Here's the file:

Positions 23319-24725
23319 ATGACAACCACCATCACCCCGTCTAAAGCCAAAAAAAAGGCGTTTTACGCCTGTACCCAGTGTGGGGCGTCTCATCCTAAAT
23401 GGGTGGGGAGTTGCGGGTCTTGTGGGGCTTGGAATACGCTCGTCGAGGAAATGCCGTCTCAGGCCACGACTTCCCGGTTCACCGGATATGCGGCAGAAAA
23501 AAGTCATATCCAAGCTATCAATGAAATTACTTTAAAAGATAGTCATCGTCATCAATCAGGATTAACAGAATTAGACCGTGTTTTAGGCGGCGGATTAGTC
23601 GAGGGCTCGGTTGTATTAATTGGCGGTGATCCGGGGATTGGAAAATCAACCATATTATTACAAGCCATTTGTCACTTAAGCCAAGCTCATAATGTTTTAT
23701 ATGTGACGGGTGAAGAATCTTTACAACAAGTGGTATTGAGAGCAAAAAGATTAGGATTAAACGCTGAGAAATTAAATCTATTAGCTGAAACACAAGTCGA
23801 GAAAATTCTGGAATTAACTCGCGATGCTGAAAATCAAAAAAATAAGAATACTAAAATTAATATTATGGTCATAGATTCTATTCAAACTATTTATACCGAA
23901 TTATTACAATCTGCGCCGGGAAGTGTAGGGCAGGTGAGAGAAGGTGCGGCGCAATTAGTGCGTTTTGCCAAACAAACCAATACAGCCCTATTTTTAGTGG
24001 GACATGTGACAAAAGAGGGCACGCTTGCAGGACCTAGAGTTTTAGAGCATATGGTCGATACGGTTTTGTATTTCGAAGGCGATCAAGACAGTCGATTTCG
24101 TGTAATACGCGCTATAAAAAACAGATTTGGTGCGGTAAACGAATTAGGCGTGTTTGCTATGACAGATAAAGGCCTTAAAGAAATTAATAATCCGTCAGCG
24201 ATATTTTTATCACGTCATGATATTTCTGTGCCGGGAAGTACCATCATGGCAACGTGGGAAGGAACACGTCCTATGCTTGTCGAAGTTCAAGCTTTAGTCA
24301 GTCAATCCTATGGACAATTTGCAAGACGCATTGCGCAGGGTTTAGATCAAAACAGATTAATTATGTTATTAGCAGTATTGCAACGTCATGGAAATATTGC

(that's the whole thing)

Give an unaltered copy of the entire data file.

Positions 23319-24725
23319 ATGACAACCACCATCACCCCGTCTAAAGCCAAAAAAAAGGCGTTTTACGCCTGTACCCAGTGTGGGGCGTCTCATCCTAAAT
23401 GGGTGGGGAGTTGCGGGTCTTGTGGGGCTTGGAATACGCTCGTCGAGGAAATGCCGTCTCAGGCCACGACTTCCCGGTTCACCGGATATGCGGCAGAAAA
23501 AAGTCATATCCAAGCTATCAATGAAATTACTTTAAAAGATAGTCATCGTCATCAATCAGGATTAACAGAATTAGACCGTGTTTTAGGCGGCGGATTAGTC
23601 GAGGGCTCGGTTGTATTAATTGGCGGTGATCCGGGGATTGGAAAATCAACCATATTATTACAAGCCATTTGTCACTTAAGCCAAGCTCATAATGTTTTAT
23701 ATGTGACGGGTGAAGAATCTTTACAACAAGTGGTATTGAGAGCAAAAAGATTAGGATTAAACGCTGAGAAATTAAATCTATTAGCTGAAACACAAGTCGA
23801 GAAAATTCTGGAATTAACTCGCGATGCTGAAAATCAAAAAAATAAGAATACTAAAATTAATATTATGGTCATAGATTCTATTCAAACTATTTATACCGAA
23901 TTATTACAATCTGCGCCGGGAAGTGTAGGGCAGGTGAGAGAAGGTGCGGCGCAATTAGTGCGTTTTGCCAAACAAACCAATACAGCCCTATTTTTAGTGG
24001 GACATGTGACAAAAGAGGGCACGCTTGCAGGACCTAGAGTTTTAGAGCATATGGTCGATACGGTTTTGTATTTCGAAGGCGATCAAGACAGTCGATTTCG
24101 TGTAATACGCGCTATAAAAAACAGATTTGGTGCGGTAAACGAATTAGGCGTGTTTGCTATGACAGATAAAGGCCTTAAAGAAATTAATAATCCGTCAGCG
24201 ATATTTTTATCACGTCATGATATTTCTGTGCCGGGAAGTACCATCATGGCAACGTGGGAAGGAACACGTCCTATGCTTGTCGAAGTTCAAGCTTTAGTCA
24301 GTCAATCCTATGGACAATTTGCAAGACGCATTGCGCAGGGTTTAGATCAAAACAGATTAATTATGTTATTAGCAGTATTGCAACGTCATGGAAATATTGC